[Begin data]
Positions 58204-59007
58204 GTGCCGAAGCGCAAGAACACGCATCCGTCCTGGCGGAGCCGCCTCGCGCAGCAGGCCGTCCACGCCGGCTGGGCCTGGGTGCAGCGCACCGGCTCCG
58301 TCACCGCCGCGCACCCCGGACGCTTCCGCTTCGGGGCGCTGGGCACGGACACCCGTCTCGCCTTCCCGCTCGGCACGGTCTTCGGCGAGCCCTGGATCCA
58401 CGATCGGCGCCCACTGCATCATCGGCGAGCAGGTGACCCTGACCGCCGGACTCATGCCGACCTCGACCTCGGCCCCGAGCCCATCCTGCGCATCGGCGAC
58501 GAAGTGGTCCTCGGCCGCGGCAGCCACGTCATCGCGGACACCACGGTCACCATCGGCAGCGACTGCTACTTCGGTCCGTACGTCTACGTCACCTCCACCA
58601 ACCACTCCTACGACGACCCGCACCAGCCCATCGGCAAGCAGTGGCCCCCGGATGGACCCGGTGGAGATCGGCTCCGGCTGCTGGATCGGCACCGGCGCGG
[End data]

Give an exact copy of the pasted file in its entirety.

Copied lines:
Positions 58204-59007
58204 GTGCCGAAGCGCAAGAACACGCATCCGTCCTGGCGGAGCCGCCTCGCGCAGCAGGCCGTCCACGCCGGCTGGGCCTGGGTGCAGCGCACCGGCTCCG
58301 TCACCGCCGCGCACCCCGGACGCTTCCGCTTCGGGGCGCTGGGCACGGACACCCGTCTCGCCTTCCCGCTCGGCACGGTCTTCGGCGAGCCCTGGATCCA
58401 CGATCGGCGCCCACTGCATCATCGGCGAGCAGGTGACCCTGACCGCCGGACTCATGCCGACCTCGACCTCGGCCCCGAGCCCATCCTGCGCATCGGCGAC
58501 GAAGTGGTCCTCGGCCGCGGCAGCCACGTCATCGCGGACACCACGGTCACCATCGGCAGCGACTGCTACTTCGGTCCGTACGTCTACGTCACCTCCACCA
58601 ACCACTCCTACGACGACCCGCACCAGCCCATCGGCAAGCAGTGGCCCCCGGATGGACCCGGTGGAGATCGGCTCCGGCTGCTGGATCGGCACCGGCGCGG